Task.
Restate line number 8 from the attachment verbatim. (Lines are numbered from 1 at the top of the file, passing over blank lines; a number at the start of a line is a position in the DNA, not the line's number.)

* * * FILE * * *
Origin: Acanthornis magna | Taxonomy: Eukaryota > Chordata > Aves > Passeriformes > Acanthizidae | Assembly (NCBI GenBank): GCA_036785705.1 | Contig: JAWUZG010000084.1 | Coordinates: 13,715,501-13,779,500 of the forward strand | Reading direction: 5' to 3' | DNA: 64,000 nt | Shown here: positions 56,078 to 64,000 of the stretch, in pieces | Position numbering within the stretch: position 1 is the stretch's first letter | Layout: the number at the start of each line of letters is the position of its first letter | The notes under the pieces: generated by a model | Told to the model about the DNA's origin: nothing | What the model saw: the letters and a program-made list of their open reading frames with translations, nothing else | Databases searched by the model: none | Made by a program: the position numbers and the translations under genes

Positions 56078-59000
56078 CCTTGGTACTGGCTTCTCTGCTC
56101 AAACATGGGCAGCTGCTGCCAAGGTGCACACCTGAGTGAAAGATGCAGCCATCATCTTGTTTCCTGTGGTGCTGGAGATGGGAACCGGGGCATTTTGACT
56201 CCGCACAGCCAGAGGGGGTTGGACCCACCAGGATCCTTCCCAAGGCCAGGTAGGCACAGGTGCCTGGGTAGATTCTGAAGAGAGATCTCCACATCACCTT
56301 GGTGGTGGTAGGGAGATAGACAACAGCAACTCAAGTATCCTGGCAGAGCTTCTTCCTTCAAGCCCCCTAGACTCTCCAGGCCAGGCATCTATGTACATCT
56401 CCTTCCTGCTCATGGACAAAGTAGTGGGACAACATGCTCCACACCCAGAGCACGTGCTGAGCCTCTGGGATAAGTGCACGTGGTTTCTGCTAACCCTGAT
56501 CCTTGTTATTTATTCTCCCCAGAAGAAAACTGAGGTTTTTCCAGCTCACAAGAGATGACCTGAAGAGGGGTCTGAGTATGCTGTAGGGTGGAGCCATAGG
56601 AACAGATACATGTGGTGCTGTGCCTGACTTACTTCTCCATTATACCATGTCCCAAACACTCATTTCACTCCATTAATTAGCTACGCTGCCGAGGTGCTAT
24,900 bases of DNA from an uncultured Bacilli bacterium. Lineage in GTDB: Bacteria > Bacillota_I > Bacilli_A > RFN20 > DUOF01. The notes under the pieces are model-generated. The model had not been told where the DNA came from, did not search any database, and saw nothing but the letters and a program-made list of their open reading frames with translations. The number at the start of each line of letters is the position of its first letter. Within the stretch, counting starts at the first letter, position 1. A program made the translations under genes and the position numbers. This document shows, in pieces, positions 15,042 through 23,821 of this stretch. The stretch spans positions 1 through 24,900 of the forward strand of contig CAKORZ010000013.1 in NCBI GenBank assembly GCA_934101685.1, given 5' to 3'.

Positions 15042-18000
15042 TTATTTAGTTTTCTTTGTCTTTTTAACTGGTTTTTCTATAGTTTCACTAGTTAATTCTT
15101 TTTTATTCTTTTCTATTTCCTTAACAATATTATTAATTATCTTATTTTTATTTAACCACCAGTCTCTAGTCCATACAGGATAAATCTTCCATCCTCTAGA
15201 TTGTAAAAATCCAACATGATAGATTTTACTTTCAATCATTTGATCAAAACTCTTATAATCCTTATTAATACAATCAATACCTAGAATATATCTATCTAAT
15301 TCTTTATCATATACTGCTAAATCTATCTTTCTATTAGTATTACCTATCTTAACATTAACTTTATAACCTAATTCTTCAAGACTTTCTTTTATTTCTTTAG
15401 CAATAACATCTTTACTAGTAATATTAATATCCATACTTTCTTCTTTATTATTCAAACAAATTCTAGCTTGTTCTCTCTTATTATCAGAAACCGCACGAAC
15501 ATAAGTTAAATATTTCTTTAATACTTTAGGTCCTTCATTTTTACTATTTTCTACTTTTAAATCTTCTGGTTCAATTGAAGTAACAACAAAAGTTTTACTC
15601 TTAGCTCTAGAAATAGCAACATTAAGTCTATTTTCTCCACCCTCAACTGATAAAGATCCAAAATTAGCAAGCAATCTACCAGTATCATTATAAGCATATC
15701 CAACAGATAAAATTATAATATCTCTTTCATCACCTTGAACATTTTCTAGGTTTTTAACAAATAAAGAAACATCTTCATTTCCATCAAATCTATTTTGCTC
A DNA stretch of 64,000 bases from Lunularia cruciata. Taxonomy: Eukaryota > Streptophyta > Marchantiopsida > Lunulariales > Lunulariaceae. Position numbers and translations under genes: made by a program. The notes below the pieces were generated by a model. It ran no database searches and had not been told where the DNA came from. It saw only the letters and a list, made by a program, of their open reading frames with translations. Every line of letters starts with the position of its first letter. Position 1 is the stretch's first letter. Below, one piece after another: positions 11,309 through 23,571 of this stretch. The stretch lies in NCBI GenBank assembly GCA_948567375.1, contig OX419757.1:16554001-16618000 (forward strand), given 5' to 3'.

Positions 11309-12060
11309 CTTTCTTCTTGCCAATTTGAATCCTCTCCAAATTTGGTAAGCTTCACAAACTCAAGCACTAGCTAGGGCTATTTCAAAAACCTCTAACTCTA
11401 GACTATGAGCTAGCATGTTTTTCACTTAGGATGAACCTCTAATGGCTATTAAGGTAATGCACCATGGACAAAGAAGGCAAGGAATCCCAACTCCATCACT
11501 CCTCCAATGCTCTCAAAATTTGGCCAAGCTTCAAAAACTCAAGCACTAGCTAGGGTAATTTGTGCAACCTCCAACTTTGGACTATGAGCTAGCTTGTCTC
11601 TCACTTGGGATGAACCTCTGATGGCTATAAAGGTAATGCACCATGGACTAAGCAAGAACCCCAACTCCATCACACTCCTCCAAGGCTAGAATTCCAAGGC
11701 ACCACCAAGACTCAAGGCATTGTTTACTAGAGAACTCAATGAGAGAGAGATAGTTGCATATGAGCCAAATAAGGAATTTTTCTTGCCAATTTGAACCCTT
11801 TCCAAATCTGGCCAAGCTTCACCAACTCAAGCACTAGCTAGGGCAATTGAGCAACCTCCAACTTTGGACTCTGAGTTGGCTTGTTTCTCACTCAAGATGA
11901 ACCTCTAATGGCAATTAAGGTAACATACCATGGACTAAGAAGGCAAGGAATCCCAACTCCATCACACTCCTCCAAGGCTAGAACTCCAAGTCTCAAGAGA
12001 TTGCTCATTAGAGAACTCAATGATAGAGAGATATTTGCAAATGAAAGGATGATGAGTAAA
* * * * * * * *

56501 CCTTGTTATTTATTCTCCCCAGAAGAAAACTGAGGTTTTTCCAGCTCACAAGAGATGACCTGAAGAGGGGTCTGAGTATGCTGTAGGGTGGAGCCATAGG